A symbol of Parisian elegance, the rattan chair is custom-made using a complex technical process that requires years of apprenticeship for certain tasks, such as caning. It’s all done by hand because rattan is a “living” material, not an ordinary one. Light and strong, it is very malleable and does not change. It takes six steps to make a Drucker rattan chair. First, the craftsmen prepare the components from the rattan “poles”: cutting, sanding, staining the knots, straightening and bending. The frames are then woven, the backs assembled and woven. A natural rush is then applied around the frame and chair before finishing and varnishing. The seats and backs are woven from Rilsan, a supple, durable polyamide fibre derived from castor oil. This weave allows for a wide range of patterns and colours. The frames are made of beech or exotic wood.

You then choose your model, the colours and the “caning”, i.e. the weave pattern. The chair is then assembled in 5 to 8 hours, depending on the model and type of weave. It passes through the hands of 6 or 7 craftsmen who cut and bend the rattan to give it the desired shape, weave the back and seat and assemble the whole thing, by hand of course.

Rattan making and weaving is an artistic craft. There used to be a school that trained craftsmen in rattan making, but it closed in the 1980s. Today there are virtually no workshops, no qualifications and the know-how has almost disappeared. As a Living Heritage company, our role is to train artisans for the future and pass on this rattan know-how.

A Gatti chair in numbers

It takes about 5 hours, 112 metres of Rilsan, 40 nails, staples and screws to make a chair, 22 craftsmen are present in the workshops, 34 different weaves are possible on each model. Around 820 Parisian establishments are furnished by Maison Gatti, which also sends its creations all over the world, and 6,000 pieces are made every year.

Beware of Imitations: The Authenticity of Gatti & Drucker Rattan Chairs

Rattan chairs from Parisian bistros? Far from it! It’s true that they all look the same at first glance, but it’s important to distinguish between the real thing – those handmade in France – and the imitations.

There’s only one way to do this: look for a small bronze plaque on the back of the chair. If it says Maison Drucker or Maison Gatti, bingo, they’re the real thing! This detail sets them apart from the many cheaper imitations. In fact, these two great Parisian houses are the only ones that have survived to share the French rattan chair market today, each with its own specificity. They make chairs in all colours. From azure blue to dusky pink to mint green for Maison Drucker, or from orange to aubergine for Maison Gatti. The shapes vary, from armchairs to stools, and the patterns are equally varied, in chessboard, diamond, sawtooth or staircase patterns.

Drucker and Gatti’s chairs are made with a beechwood frame and even have UV protection. Pale copies sell for around a hundred euros, while an original Drucker or Gatti chair costs 250 euros. For Drucker, if the rattan is Indonesian, it is either handmade (a chair takes 6 hours to make) in a 500m2 workshop in the Oise region of France, or (in most cases in recent years) made directly in Indonesia. They are then sold at a 40% discount. These attractive prices have allowed annual production to rise from 7,000 in the 1990s to 20,000 today, with an annual turnover of 5 million euros.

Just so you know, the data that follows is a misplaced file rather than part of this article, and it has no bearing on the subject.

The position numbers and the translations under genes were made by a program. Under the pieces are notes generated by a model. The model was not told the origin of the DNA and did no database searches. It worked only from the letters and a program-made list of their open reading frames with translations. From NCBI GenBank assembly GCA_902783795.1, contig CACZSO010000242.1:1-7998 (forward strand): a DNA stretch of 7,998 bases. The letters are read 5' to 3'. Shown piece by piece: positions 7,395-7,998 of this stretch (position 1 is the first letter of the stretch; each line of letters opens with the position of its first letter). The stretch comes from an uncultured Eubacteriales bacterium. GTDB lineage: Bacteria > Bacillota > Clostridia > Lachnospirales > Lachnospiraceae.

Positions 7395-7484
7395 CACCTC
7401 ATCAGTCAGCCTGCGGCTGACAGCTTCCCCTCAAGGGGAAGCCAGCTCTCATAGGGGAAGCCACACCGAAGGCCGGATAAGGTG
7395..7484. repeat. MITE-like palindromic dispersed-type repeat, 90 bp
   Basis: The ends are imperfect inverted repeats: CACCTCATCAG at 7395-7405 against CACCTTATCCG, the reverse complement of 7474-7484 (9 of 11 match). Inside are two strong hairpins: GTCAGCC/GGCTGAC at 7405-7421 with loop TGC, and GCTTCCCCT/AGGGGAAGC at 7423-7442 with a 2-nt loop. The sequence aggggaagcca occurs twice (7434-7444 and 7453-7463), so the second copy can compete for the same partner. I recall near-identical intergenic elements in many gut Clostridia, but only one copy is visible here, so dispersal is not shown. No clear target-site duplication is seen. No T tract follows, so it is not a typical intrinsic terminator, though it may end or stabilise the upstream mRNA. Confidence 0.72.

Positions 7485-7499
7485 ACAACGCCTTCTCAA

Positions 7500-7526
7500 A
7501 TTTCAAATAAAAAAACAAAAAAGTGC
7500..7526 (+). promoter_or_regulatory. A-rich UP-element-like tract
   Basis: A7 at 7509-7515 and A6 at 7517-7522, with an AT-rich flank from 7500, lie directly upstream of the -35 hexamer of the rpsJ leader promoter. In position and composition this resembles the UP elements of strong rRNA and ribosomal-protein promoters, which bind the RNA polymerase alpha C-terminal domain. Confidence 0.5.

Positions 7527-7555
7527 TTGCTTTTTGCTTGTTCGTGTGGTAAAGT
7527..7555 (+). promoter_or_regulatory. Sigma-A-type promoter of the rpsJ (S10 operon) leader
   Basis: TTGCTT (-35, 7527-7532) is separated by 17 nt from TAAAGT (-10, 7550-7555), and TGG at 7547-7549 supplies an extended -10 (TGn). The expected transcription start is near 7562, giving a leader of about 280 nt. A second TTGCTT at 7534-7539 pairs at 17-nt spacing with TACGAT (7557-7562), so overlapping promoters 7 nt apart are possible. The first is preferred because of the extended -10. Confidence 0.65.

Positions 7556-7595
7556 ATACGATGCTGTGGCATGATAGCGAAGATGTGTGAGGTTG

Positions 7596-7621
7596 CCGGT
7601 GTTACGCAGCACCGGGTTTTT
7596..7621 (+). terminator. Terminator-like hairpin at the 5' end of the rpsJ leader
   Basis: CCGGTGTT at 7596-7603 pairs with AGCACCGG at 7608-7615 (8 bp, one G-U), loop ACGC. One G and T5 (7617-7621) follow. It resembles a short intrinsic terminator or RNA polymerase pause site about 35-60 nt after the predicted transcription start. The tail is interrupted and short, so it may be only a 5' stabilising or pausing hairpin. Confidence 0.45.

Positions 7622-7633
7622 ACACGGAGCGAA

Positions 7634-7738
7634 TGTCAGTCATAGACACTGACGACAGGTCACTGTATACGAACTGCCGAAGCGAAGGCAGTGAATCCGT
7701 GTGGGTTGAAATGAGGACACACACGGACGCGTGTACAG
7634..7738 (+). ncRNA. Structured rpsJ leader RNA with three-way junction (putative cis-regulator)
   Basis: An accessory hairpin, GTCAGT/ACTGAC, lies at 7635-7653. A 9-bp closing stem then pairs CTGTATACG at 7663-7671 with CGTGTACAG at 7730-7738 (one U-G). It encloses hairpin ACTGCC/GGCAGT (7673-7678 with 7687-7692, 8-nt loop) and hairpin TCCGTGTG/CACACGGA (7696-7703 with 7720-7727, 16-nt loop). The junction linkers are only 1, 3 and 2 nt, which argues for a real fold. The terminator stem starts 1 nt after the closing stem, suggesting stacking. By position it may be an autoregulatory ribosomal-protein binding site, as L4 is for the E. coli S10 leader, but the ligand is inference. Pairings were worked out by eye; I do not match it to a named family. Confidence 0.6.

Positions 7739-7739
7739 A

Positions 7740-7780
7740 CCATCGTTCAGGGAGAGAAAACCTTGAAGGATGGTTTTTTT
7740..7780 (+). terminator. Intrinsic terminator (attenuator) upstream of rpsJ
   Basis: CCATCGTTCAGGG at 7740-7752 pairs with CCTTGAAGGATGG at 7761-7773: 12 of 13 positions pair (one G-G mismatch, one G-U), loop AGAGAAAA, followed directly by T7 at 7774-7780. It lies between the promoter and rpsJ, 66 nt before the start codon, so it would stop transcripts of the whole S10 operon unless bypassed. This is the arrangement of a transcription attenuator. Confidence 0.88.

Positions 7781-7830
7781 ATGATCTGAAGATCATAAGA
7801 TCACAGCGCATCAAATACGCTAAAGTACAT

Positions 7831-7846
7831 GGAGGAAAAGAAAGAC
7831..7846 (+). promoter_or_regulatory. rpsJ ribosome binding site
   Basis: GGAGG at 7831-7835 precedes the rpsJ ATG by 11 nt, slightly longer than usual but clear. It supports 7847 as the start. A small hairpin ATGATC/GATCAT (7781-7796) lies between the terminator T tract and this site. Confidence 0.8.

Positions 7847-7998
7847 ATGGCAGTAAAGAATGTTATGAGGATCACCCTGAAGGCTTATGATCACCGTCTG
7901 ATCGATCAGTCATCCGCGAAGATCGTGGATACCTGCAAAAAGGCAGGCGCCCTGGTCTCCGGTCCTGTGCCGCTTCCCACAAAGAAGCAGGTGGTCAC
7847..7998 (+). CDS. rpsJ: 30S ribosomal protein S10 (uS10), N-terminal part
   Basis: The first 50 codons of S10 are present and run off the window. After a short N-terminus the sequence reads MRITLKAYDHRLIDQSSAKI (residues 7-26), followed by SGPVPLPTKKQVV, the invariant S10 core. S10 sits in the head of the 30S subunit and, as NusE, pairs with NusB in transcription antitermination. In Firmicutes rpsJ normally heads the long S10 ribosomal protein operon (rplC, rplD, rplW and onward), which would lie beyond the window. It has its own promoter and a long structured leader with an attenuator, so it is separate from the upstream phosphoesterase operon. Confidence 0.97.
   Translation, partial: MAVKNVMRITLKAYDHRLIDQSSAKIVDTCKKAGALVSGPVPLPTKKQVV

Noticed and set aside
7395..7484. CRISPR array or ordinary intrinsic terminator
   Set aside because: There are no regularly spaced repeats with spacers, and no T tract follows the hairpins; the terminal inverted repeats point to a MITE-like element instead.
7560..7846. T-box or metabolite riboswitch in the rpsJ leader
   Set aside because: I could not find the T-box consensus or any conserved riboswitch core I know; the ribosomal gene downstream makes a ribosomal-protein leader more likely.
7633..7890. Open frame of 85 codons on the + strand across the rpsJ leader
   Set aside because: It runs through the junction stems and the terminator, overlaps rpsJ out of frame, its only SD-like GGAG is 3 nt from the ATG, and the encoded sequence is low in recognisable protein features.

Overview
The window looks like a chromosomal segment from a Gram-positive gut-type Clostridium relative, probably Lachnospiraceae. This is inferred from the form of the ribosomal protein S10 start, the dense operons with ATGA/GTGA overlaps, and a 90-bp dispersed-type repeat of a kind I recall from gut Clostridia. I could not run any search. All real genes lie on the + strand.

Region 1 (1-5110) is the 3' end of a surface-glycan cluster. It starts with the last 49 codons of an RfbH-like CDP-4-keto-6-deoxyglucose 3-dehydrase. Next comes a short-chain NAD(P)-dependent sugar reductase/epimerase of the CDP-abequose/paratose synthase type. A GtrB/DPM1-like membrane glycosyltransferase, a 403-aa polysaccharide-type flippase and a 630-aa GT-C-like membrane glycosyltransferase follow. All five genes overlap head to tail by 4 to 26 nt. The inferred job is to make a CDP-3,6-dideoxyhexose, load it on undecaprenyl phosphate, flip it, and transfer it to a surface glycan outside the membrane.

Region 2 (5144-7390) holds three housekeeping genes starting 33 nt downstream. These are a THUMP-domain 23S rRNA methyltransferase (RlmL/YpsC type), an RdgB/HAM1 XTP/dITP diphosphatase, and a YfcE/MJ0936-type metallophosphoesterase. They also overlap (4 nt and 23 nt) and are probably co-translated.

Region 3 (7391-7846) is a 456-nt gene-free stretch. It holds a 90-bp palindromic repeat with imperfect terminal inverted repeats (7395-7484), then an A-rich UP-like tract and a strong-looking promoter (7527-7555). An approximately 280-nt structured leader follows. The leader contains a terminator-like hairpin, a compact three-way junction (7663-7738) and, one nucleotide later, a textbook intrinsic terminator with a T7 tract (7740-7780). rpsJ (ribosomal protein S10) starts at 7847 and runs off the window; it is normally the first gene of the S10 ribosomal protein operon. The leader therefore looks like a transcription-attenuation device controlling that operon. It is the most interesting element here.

Where can you find Gatti & Drucker rattan chairs and at what price?

As mentioned above, Gatti & Drucker’s online stores offer a wide range of rattan chairs, with an average price of between €100 and €800 for a chair and €250 for a new chair. But without giving in to the temptation of buying an inferior copy, it is possible to find Gatti and Drucker rattan chairs at a lower price. But how? Well, by browsing flea markets, antique shops and online marketplaces. Indeed, many second-hand sites such as leboncoin en France, Etsy and eBay offer original Gatti and Drucker chairs at a fraction of the new price. It’s not uncommon to find chairs in good condition for €70 ($80) or even less. If you’re looking for original garden furniture, these chairs are an excellent solution. But don’t wait too long to make up your mind, as they are coming back into fashion and their prices are rising (and stocks are dwindling).

The bottom line

Over the past century, the Gatti and Drucker bistro chairs have become a symbol of Parisian flair. Crafted from brightly coloured cane and rattan frames, these chairs are celebrated for their unparalleled combination of comfort, beauty, durability and lightness. They embody a playful yet sophisticated elegance, exuding a charming ‘je ne sais quoi’ that has captivated audiences around the world. More than just furniture, these chairs represent a blend of aesthetic appeal, traditional craftsmanship and enduring quality.

While brand new models from Drucker and Gatti may be out of reach for some budgets, secondhand options offer an affordable way to add a touch of Parisian bistro chic to any space, whether it’s a balcony, garden or interior. For those eager to discover these iconic chairs, exploring local flea markets, antique dealers and online vintage stores could yield some delightful finds at enticing prices. Go on a treasure hunt for these timeless pieces and add a touch of Parisian elegance to your home.

Maison Drucker: (Instagram)
Maison Gatti: (Instagram)